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Commissioners discuss increasing their salaries for 2022

While discussing the fact their salaries have remained flat for nearly two decades, the Cook County Board of Commissioners considered increasing their compensation for next year during a meeting Tuesday, Dec. 14 at the courthouse in Grand Marais.

Board Chair Dave Mills led the discussion and advocated for an increase in the amount the five-member board is paid annually. Mills said members of the county board have not increased their salaries since 2003. As it currently stands, the salaries for the commissioners start at $22,394. The vice chair is paid an extra $500 and the chair receives an extra $1,500. The commissioners also receive $100 for each meeting they attend specific to any county business, though they can receive no more than $100 per day regardless of how many meetings they attend.

Each commissioner shared ideas and sentiments on this topic during the meeting, with discussion points ranging from salaries to other forms of compensation, including per diems and meal cost reimbursement.

For example, Commissioner Ginny Storlie said the current allowance of $15 for a dinner while on official county business is not enough.

“It’s hard to get a dinner for $15,” Storlie said.

The state auditor’s office recommends that the county board approve the county commissioner salary and schedule of per diem payments annually regardless of whether or not the amounts will change.

A report detailing how much the county commissioners make annually was provided to WTIP in 2019 by Cook County Auditor Braidy Powers for the previous year’s compensation.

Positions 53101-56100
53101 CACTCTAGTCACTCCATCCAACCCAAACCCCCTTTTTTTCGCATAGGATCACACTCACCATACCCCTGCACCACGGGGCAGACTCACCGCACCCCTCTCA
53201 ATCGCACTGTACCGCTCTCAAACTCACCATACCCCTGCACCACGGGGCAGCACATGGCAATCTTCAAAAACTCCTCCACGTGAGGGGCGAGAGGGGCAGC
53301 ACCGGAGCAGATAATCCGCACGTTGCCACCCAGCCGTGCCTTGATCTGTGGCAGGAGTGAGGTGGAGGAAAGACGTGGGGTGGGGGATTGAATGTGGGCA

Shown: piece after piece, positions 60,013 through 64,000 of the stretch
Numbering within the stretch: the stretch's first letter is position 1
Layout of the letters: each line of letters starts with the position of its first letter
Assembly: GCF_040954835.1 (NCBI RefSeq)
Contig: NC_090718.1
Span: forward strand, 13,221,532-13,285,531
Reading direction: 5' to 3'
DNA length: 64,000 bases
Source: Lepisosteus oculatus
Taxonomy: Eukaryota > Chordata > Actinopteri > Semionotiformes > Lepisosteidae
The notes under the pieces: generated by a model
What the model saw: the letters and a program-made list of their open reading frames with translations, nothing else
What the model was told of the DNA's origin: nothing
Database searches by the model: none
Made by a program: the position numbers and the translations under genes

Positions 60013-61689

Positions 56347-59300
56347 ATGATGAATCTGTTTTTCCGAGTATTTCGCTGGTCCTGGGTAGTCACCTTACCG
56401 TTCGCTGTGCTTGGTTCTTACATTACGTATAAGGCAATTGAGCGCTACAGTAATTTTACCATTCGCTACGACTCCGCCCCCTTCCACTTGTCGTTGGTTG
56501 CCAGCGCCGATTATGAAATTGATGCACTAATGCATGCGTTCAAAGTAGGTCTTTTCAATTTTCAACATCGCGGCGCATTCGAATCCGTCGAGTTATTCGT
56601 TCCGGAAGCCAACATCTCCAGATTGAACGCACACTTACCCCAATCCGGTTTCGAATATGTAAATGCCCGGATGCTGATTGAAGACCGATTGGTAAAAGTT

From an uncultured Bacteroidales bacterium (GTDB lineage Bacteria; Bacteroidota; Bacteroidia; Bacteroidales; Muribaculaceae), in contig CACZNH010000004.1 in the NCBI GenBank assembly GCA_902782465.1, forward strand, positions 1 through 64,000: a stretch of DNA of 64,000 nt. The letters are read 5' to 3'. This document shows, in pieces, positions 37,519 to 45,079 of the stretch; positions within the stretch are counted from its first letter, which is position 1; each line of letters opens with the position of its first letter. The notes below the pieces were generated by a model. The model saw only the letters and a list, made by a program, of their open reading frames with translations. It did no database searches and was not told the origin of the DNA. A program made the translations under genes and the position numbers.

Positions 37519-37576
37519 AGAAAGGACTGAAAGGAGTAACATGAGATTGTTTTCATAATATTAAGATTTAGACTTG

In 2018, total gross earnings were:

Myron Bursheim $41,312
Bobby Deschampe $31,993
Heidi Doo-Kirk $33,453
Jan Sivertson $29,204
Ginny Storlie $30,607

More recently, Mills was paid just over $32,735 for his work as a county commissioner in 2020, according to county records. Storlie, the only other current member of the county board who was also a commissioner last year, was paid just under $30,000 in 2020.

In addition to these costs, commissioners have the option of taking health insurance, public employees retirement association contributions and other benefits, Powers told WTIP. For example, the county covered more than $16,400 in health insurance for Mills in 2020.

During Tuesday’s board meeting, several of the commissioners noted that their compensation could prohibit young people from running for office. A low wage could also prohibit diversity on the board, the commissioners agreed. While discussing their compensation, Commissioner Stacey Hawkins said she took a pay cut in order to be a member of the county board.

The notion of increasing their compensation for 2022 essentially tabled a vote on the levy and next year’s budget. Both topics, the levy and commissioners’ salaries, are likely to be set during a meeting Dec. 21.

The preliminary levy was set in September at 4.5 percent over last year’s budget. The figure has recently been decreased to around 3 percent, thanks in large part to $134,111 federal grant for the public health department.

Given the restrictions of the preliminary levy, Cook County Administrator James Joerke said any increases to commissioners’ salaries for 2022 are likely to be in the 2.5 percent range, a reflection of the cost of living adjustments all county employees are on track to receive next year.

The audio below includes more information from the discussion during Tuesday’s meeting of the Cook County Board of Commissioners.